Hugs and love to everyone... and hope to see you soon..


Saturday, December 5, 2015

Glow Worm Caves, Hiking and Picnicing with the Lil' Explorer crowd...

Hello Everyone,

We have been frantically working at getting situated here in New Zealand, getting the boat ready for us to leave it for a month and hoping to have it all set so that when we get back we can go exploring up at the bay of islands and back down to Aukland and then some backpacking... we haven't figured out our timing as of yet... trying to make it work for family visits, the off season for New Zealand's summer vacation and then also the best time for weather and WARMTH both in the water and out.  While we were here we met up with Lil' Explorers and have had a great time hanging with them.  Lots of park time for the kids and one night of mad Uno and cookies... deadly combination.. I think the marina was wondering what all the shouting was all about.  They offered to take us up to the local glow worm caves for a little exploration.  They have a car so with 2 trips we were all there... our 4 kids and their 5... Such a blast to get back into nature and do some hiking, little bit of rock climbing and then the caves.  The only two requirements that they said to explore the caves were surf shorts and torches (flashlights) because 5 feet into the cave there is ZERO visibility.  So excited these caves have little worms that glow green when they are hungry to attract the bugs into their silk strings.  The hungrier they are the brighter they glow.  So we pack our lunch for our picnic in the meadow... get our shorts on in 50 degree weather... grab our angry small girls because they are already freezing and not wanting to walk through frozen river water in dark caves... but that is what parenting is all about.  Forcing your children to be miserable their entire childhood right?  Courage picks us up with their oldest daughter Cassidy and we are to hike in and meet the rest of the clan in the first cave, Mom Shannon, then Integrity, Vitality, Valiant, Innocence and Intrepid has really bad asthma so he decided to sit this one out.. he had already gone the day before.  We get to the cave and start going in and OMG... the Fricking Torches... of course the circus forgot our torches and Courage (dad) wasn't kidding when he said it is darker than dark... Well we had at least one flashlight to share for the 8 of us until we caught up with the rest of the group deeper into the cave...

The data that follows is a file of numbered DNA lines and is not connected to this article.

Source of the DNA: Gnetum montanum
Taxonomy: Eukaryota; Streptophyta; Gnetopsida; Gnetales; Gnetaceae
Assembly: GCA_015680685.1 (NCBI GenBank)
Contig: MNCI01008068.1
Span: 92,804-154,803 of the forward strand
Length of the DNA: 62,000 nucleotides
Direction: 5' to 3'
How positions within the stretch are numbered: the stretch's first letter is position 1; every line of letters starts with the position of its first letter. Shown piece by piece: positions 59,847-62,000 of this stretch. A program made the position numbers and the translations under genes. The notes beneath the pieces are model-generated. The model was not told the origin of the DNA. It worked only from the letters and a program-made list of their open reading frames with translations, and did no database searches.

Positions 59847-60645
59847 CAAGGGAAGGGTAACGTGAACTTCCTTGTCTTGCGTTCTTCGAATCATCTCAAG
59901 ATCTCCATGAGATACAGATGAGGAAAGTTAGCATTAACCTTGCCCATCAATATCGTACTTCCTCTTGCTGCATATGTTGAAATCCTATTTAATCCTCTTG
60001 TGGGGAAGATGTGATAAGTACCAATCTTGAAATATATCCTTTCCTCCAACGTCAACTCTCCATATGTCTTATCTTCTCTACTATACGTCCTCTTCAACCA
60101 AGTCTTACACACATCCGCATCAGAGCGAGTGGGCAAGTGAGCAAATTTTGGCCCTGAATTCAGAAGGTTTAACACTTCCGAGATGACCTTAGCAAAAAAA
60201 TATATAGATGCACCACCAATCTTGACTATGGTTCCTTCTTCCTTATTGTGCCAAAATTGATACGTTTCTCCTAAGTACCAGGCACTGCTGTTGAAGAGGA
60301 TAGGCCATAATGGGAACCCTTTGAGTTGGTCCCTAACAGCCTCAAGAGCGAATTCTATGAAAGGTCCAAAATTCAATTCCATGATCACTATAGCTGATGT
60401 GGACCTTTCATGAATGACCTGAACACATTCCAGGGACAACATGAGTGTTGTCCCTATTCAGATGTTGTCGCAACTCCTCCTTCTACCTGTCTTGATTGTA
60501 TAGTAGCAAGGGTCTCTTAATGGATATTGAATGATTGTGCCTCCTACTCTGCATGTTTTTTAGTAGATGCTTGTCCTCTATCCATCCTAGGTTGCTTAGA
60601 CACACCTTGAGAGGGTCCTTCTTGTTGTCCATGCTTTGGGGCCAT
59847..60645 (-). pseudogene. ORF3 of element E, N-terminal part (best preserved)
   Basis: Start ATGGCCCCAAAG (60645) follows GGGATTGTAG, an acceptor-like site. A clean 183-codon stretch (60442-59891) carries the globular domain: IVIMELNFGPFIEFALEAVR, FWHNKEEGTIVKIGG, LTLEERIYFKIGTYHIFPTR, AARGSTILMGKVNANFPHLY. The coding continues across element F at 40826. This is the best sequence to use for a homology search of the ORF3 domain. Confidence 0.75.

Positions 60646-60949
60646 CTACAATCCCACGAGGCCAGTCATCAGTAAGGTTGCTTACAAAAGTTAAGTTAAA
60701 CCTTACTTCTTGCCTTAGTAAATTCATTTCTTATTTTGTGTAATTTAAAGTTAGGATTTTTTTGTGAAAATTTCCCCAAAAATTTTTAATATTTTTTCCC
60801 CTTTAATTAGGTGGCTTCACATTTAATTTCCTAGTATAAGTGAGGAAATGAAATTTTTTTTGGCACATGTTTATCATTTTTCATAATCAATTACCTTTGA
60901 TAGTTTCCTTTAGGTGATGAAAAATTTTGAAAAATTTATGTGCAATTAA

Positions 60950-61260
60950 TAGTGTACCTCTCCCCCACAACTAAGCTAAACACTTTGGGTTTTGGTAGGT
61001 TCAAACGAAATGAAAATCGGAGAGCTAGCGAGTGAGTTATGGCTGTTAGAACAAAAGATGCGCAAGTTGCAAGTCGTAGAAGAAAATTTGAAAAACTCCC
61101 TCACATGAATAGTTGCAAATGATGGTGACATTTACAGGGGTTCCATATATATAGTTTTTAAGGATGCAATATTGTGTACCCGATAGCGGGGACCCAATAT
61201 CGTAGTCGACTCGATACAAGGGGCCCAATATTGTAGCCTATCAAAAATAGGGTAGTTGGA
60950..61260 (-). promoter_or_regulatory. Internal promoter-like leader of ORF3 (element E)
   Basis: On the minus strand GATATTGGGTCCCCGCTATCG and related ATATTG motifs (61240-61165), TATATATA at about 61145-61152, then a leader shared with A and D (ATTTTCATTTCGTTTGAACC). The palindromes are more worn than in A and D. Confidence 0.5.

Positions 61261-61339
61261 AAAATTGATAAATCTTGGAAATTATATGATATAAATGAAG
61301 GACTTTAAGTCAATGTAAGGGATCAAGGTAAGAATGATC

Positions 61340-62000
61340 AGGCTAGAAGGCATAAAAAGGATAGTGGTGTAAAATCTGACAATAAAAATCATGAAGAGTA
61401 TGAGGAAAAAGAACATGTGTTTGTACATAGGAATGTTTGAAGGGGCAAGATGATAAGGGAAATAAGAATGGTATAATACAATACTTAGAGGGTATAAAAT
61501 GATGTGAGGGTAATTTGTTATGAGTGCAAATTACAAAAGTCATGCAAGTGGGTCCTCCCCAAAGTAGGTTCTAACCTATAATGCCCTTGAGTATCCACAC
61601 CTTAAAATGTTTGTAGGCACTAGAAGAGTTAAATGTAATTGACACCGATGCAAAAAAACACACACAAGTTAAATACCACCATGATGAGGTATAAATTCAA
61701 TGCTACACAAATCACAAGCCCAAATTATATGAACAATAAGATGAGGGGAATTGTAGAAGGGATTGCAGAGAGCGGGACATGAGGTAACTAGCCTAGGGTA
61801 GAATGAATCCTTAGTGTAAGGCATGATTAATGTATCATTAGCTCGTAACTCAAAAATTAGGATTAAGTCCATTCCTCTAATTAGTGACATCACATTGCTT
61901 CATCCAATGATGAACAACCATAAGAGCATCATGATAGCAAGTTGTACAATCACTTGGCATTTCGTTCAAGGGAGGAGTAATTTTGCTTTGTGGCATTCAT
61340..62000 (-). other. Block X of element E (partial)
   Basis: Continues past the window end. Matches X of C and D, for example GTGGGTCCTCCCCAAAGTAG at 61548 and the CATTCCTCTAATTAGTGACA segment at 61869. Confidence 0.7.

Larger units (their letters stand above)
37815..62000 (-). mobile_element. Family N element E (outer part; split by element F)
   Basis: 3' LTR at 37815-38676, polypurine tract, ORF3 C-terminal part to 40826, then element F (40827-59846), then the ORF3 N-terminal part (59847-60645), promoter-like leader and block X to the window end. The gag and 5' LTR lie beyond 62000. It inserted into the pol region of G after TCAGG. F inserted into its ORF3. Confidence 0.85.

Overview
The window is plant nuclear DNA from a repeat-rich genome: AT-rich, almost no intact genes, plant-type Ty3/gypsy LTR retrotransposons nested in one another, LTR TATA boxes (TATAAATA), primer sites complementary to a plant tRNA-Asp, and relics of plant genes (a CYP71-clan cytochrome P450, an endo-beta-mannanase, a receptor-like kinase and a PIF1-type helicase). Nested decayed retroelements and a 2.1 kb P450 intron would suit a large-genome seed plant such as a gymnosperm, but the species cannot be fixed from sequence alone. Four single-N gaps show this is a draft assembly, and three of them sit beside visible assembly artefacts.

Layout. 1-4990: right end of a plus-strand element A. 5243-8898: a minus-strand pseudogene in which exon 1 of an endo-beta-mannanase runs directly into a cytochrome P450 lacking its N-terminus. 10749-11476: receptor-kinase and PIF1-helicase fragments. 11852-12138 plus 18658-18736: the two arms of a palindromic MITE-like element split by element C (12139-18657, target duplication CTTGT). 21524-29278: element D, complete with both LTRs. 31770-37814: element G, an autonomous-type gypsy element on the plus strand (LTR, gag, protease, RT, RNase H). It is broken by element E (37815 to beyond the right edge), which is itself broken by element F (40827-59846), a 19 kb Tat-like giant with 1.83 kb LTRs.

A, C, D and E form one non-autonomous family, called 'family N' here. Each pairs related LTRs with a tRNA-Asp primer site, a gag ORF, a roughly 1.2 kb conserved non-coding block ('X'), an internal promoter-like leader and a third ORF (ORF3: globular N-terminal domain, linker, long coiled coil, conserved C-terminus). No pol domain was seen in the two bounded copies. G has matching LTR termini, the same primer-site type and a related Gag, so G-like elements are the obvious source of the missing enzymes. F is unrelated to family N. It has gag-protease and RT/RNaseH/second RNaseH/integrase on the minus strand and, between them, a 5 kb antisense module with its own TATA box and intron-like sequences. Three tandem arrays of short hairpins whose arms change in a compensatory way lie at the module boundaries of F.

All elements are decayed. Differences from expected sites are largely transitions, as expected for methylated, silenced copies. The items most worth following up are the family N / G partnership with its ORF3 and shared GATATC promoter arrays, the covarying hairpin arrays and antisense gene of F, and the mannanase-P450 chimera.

Well it is always a small adventure when you go with the Tzortzis clan and the kids had even more fun trying to share the flashlights.  It was so fun being in the caves and then when you turn the lights out the ceiling glows with green dots like the night sky or the peter pan ride in Disneyland.  It is a little cold (you can see your breath in the light) and the water was extremely refreshing shall we say..
After climbing through the first two caves it was time for a little lunch and field play.


Chris, Courage and Cassidy decided to brave the last cave... it was rumored to be the deepest and would be up to your chest to wade through... UGH no thanks and carrying all the little kids through that freezing water or making them swim... Okay for that one I would even consider calling CPS on me... Hee hee...  Anyway Shannon and the kids and I were having a nice chat when I looked up and saw two big white bears heading our way... Oh wait that is Chris and Courage with their shirts off looking a little lost.  They had gone through the cave and ended up coming out on the other side of the hill so they were a little turned around but eventually heard the children and figured it must be our clan.  In the cave they had encountered an eel... that they say was REALLY large.. of course it was dark but.... Yuck!  Definitely glad I skipped that one, no regrets.

Today is Sunday.. We are going to focus on school, possibility of buying a car, and still more boat tune ups this week.  Hopefully in the mix we can have a day or two to go out and explore more of what this beautiful town has to offer.  I pinch myself every morning thinking that my life is a dream and I will have to wake up soon... For now I will keep enjoying the dream.

Hugs and love to all,


Friday, December 4, 2015